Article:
First posted on 20111027. Updated 20120214. French version: click here
An interesting controversy has been going on for a couple of days in the quiet circles of anthropology. What started it all is an article on the site of NatureNews about the genetics of populations descended from the Taínos, the autochtonous population of the Caribbean islands. The article originally mentioned that the Taínos were extinct. It happens, however, that there are many people who rightly or wrongly consider themselves Taínos, which quickly escalated the discussion beyond scientific circles.
We live at a dangerous time: climate itself changes only reluctantly, as it is closely monitored by the custodians of orthodoxy (click here, here, or here for the latest “affair”), and even some neutrinos travelling from Geneva have apparently been defying some time-proven rule by arriving ahead of schedule at the Gran Sasso mountain in Italy! One cannot be too careful, and Nature did the right thing: they apologized (This article originally stated that the Taíno were extinct, which is incorrect. Nature apologizes for the offence caused, and has corrected the text to better explain the research project described).
The fundamental question is this: what is a people? Based on the analysis of my DNA, I do know that I belong to the R1b1a2a1a1b3 haplogroup, a Celt of the Treviri tribe. We originated somewhere around Switzerland, Tyrol and Northern Italy, and we are usually associated with the La Tène-Hallstatt iron age culture. God knows why, there is also a remote island of R1b1a2a1a1b3 in Bashkortostan. I am entitled to declare that I am a Celtic Celt, even if that statement commits only myself.
Being a Taíno is quite another kettle of fish. A person who considers herself a Taíno states here that (just like Jewishness) Tainicity is passed along through mothers. Let us do a little Gedankenexperiment: let’s start with a “pure” Taíno woman in 1492; she and her descendants marry only non Taínos. What do we see in 2011? I am not very familiar with the typical features of “true” Taínos, but it is very likely that I would not recognize them. It’s not unlike Oglalas, Apaches and Mohicans, who now look much more like Mr and Mrs Smith than their precolombian ancestors (except, maybe, the Mohican). M. Tienda (2012) stresses that “genealogy” has little to do with biology, but that culture plays a major role in a somewhat mysterious part: If genealogies are largely fabricated cultural narratives about social descent rather than accurate histories of ancestors and descendants (and if the boundaries demarcating race, ethnicity and nationality are chimwerical) why do they resonate with experts and lay audiences alike?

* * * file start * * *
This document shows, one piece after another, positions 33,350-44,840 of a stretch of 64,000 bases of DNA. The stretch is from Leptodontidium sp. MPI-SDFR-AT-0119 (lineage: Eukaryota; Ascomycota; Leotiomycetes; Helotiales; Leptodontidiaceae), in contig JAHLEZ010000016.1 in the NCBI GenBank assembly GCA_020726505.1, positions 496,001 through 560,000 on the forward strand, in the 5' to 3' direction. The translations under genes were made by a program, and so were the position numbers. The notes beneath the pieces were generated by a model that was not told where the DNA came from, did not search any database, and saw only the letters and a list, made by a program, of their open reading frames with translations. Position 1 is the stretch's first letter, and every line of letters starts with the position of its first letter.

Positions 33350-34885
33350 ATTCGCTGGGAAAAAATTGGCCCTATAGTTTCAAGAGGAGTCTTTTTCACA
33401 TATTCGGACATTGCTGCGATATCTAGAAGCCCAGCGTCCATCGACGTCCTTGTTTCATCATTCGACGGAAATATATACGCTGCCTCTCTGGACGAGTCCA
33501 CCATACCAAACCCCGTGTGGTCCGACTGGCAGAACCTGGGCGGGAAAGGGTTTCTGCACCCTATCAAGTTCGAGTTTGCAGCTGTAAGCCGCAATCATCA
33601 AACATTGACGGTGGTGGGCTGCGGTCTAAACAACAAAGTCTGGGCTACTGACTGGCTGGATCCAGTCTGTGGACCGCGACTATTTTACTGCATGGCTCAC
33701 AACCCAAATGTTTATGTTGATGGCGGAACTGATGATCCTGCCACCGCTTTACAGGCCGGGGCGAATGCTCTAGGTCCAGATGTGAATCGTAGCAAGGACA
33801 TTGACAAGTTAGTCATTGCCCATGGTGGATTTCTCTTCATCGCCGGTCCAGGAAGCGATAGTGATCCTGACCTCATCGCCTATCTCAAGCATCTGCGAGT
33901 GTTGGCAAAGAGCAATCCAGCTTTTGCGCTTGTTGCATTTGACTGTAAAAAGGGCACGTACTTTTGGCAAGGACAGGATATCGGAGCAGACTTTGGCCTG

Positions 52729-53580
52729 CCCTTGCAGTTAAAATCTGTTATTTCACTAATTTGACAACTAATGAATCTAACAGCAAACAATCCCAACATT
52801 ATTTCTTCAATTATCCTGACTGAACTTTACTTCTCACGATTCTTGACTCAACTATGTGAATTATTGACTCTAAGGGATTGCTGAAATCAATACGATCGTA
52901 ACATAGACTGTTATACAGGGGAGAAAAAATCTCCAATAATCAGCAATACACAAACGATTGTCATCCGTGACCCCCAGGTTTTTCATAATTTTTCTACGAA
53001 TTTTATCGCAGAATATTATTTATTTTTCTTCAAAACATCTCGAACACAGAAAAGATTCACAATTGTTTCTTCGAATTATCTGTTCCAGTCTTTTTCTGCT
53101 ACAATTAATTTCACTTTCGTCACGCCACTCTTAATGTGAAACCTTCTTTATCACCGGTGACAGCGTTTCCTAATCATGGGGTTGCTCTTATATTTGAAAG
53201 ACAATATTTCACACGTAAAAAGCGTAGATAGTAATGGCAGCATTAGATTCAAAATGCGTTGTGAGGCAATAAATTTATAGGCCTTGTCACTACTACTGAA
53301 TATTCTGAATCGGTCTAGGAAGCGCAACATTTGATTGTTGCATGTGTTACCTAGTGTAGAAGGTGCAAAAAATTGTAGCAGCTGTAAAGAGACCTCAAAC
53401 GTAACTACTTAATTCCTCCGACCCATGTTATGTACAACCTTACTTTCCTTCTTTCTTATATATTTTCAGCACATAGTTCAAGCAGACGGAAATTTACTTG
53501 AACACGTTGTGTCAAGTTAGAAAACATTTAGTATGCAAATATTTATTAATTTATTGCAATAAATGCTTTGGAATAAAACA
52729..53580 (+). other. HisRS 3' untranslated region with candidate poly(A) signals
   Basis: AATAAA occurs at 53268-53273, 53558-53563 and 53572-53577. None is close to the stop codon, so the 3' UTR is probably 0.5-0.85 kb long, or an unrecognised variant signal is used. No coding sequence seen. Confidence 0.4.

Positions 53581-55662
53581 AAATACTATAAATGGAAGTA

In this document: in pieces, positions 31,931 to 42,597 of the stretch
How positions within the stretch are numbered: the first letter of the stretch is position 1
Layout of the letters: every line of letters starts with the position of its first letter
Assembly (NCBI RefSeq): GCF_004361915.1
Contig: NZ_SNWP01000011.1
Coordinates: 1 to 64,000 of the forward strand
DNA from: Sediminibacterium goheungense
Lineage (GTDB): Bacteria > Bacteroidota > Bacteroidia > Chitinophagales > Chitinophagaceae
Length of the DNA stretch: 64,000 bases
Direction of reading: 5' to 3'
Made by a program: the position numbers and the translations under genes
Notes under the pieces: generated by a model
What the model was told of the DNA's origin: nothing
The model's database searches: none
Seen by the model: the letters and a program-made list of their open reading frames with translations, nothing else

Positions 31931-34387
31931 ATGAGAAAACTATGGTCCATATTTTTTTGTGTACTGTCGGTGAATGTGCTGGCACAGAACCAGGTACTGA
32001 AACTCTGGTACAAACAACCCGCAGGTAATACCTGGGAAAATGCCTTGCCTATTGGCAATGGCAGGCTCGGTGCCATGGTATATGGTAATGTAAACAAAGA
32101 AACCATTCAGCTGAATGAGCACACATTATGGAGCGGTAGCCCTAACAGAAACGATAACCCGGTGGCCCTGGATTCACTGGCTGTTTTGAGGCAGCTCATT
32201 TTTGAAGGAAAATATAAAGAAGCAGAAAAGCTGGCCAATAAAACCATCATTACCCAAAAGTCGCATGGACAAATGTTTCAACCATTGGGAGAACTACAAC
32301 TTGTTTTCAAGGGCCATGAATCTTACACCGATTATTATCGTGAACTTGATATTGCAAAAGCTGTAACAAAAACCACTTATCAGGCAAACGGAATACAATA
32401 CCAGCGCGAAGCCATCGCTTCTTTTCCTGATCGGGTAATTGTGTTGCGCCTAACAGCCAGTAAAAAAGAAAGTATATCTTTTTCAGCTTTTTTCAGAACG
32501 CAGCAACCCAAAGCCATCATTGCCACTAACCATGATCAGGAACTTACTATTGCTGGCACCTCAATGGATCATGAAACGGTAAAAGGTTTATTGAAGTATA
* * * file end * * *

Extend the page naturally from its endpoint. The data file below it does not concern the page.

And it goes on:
If a person declares himself a Walloon (see how careful I am!) or an Oglala Sioux, then that person is indeed a Walloon or an Oglala. I remember reading the following sentence by Malraux at a time when I was a big Malraux fan, and Malraux himself was a minister of de Gaulle (from 1959 to 1969: I was not quite 20 yet!): est Juif qui se veut Juif (a Jew is he who wants to be a Jew); I am sure Khazars won’t disagree.
Of course, it is not by their own choice that Taínos, Oglalas and Apaches became so hybridized; they are nevertheless much more mixed than in 1492. I agree with Dienekes that Taínos exist considerably less in 2011 than in 1492, even if it is perfectly legitimate for a person to declare herself Taíno. What is it then, that objectively defines a Taíno? Language? Some people say that only a couple of words survived in a language mixed with a lot of Spanish, while others claim the language still exists. On the other hand, we do know that languages and ethnicity do not always coincide (see, for instance, Cavalli-Sforza, 1994).
No one can exclude the possibility that there exists somewhere a true ethnic Taíno who is not even aware of it. At the other end of the spectrum, we have the R1b1a2a1a1b3 Celt who does not speak a word of Taíno, except maybe colibri, iguana and tabacù ,and who certainly is not a Taíno. Between these two extremes, everything is possible.
There is a moral to this story: political correctness sometimes comes at a cost. It is not possible to agree with everybody without giving up some principles. In other words, the distance is not so great between the apologies of Nature and tolerance towards all kinds of weird beliefs and attitudes.
L.L. Cavalli-Sforza. 1997. Genes, peoples, and languages. PNAS, 94:7719–7724. Available here.
Tienda, M. 2012. Imaginary identities. Nature, 335:659. The article is a review of the book Ancestors and Relatives: Genealogy, Identity, and Community by Eviatar Zerubavel, Oxford University Press, Oxford, 2011. 238 pp.
(1) I could not find Malraux’ original quote on the web. It’s either the only quote that’s not on the web, or my memory fails me. Can someone kindly help?